Three-quarters of a century later, one can only wonder what the members of Windsor’s very first rescue squad would think of Rescue 3 – Windsor’s current heavy rescue apparatus.Compared with their wide-open 1929 Studebaker – a former chief’s car converted into a rescue squad by the Windsor Fire Department Shops – the 2000 Saulsbury/Spartan now running out of Station 3 would seem absolutely humongous – about the size of one of Windsor’s old single-bay clapboard fire stations. The entire four-man crew of Windsor’s original life-saving squad could practically live inside Rescue 3’s spacious cab!Today, Rescue 3 probably carries more gear in its numerous external equipment compartments than could be found on all of Windsor’s rigs in the late 1920s. And what to make of the collapsible light tower that rises out of the squad’s roof, the big self-contained power generator, and modern rescue tools like the Jaws of Life?
In those thrilling days of yesteryear, firefighters thought nothing of rushing headlong into smoke-filled buildings without breathing apparatus of any kind. Real firemen, it was believed back then, had leather lungs! Just like life itself, firefighting has gotten a lot more complicated (and, thankfully, safer) since Windsor formed its first rescue squad in 1933.
Delivered to Windsor Fire & Rescue in the late summer of the first year of the new millennium, Rescue 1, as it was originally lettered, was built by Saulsbury Fire Apparatus in Preble, N.Y., just off Interstate 81 about 20 miles south of Syracuse. Sam Saulsbury started selling fire equipment just after the Second World War. In the late 1950s he designed and built a tanker for the Preble Fire Department, of which he was then Chief. So solid was the basic design that other fire companies in the area asked Sam to build fire trucks for them, too. The rest, of course, is history.
Saulsbury Fire Equipment’s first plant was in Tully, N.Y., just up the road from Preble.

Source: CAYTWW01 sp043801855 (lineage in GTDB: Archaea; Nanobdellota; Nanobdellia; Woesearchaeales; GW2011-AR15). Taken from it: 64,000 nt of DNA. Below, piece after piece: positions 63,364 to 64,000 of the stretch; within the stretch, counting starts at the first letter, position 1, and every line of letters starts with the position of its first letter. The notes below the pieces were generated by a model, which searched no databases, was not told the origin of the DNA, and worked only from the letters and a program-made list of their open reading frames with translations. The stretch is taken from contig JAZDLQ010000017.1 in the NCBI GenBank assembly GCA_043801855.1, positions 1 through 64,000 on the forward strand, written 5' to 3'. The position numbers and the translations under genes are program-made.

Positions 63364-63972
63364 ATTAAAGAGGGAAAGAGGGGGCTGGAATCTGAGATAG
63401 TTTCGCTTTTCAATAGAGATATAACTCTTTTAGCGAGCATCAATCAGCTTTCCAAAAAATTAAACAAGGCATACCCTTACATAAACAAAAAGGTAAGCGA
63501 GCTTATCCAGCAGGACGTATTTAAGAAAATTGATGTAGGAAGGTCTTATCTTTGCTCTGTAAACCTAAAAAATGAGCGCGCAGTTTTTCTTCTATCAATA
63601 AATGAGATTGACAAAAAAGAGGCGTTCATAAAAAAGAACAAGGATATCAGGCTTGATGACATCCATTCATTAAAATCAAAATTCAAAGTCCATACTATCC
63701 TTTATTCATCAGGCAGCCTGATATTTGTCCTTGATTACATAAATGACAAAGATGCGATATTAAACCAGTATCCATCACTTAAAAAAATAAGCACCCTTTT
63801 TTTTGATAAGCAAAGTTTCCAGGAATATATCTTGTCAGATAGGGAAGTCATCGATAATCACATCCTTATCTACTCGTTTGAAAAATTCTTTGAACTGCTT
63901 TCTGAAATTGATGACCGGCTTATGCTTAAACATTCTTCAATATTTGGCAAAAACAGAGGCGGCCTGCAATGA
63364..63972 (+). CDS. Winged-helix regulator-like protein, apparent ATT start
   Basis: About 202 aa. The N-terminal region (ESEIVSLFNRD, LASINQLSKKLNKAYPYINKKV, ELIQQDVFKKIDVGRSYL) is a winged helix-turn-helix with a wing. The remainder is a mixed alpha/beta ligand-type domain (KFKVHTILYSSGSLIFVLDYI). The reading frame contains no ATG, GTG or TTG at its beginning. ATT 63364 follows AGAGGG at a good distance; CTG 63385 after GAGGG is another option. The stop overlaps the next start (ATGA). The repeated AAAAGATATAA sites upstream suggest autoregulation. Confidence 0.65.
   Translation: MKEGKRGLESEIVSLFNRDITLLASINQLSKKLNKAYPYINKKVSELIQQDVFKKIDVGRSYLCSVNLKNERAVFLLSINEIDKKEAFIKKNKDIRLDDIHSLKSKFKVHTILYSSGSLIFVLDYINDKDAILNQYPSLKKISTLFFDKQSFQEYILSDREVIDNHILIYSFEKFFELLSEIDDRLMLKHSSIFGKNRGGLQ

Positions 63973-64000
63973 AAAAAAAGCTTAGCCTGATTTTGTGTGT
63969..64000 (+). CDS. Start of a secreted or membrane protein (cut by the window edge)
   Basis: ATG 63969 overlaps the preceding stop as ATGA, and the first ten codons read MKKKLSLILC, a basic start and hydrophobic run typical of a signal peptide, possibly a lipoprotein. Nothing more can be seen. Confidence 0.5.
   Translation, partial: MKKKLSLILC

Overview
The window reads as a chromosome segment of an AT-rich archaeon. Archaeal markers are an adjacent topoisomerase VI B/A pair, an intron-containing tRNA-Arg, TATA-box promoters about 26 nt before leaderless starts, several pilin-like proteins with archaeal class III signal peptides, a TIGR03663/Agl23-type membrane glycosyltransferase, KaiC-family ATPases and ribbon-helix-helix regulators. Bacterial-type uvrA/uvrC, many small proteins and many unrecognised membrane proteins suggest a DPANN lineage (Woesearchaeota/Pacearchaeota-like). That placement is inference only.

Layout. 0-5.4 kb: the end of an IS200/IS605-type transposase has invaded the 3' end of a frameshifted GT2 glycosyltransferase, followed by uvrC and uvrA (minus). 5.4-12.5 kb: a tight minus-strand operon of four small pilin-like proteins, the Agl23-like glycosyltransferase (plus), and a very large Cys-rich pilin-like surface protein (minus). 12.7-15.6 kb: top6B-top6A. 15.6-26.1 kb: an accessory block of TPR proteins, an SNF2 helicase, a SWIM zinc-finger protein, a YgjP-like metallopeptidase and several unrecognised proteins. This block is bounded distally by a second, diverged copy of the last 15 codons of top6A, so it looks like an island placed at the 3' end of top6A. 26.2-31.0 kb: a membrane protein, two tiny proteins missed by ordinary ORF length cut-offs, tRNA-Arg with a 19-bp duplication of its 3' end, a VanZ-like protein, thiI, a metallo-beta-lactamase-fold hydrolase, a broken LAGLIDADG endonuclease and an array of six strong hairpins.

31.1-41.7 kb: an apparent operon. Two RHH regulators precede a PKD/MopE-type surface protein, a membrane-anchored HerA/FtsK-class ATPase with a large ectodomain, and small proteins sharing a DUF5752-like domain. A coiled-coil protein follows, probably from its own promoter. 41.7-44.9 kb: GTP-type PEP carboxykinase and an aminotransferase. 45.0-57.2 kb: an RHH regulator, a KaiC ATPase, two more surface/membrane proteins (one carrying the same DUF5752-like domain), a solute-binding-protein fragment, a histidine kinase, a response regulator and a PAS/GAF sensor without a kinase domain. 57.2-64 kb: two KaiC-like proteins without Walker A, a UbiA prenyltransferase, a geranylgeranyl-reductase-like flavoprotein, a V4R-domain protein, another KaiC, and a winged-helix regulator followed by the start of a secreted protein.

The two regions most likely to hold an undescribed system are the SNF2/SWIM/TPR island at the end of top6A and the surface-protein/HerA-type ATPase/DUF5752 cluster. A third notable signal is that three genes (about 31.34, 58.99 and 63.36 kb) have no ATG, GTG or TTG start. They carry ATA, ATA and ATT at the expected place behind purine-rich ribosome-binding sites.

At first, Saulsbury made only rural style tankers and brush fire rigs but later added pumpers to its highly-regarded product line. But Saulsbury really found its niche building highly-specialized custom rescue squad bodies. By the 1970s the company was the acknowledged leader in heavy rescue truck design and manufacture. Saulsbury turned out some truly gigantic heavy rescue units on International Paystar construction type chassis for Syracuse, N.Y. and a number of massive tandem-axle Mack rescues for New York City (FDNY) – several of which were lost on September 11, 2001.
In 1988 Saulsbury Fire Apparatus moved into a much larger, modern new plant in nearby Preble. A decade later the company was acquired by E-One Inc. of Ocala, Florida. The Preble plant was closed at the end of 2004 and all Saulsbury pumper and rescue truck production was moved to E-One’s home plant in Ocala.
Saulsbury has delivered a number of rigs to Canadian fire departments, including some rescue pumpers for Burlington, Ontario. Windsor purchased three rigs from Saulsbury, all on Spartan chassis, in 2000. In addition to the heavy rescue unit – relettered Rescue 3 two years ago – the order also included the E.S.U. unit and the rearmount pumper wrecked in the tragic rollover accident near the Ambassador Bridge in early March of 2007.